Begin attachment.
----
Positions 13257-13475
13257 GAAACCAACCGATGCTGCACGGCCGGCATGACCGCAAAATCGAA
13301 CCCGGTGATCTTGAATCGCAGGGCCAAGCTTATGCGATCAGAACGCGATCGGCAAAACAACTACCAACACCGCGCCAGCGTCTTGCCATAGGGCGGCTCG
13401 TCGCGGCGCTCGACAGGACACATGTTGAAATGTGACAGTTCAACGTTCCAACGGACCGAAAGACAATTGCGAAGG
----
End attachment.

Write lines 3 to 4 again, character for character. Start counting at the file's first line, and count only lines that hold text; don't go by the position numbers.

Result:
13301 CCCGGTGATCTTGAATCGCAGGGCCAAGCTTATGCGATCAGAACGCGATCGGCAAAACAACTACCAACACCGCGCCAGCGTCTTGCCATAGGGCGGCTCG
13401 TCGCGGCGCTCGACAGGACACATGTTGAAATGTGACAGTTCAACGTTCCAACGGACCGAAAGACAATTGCGAAGG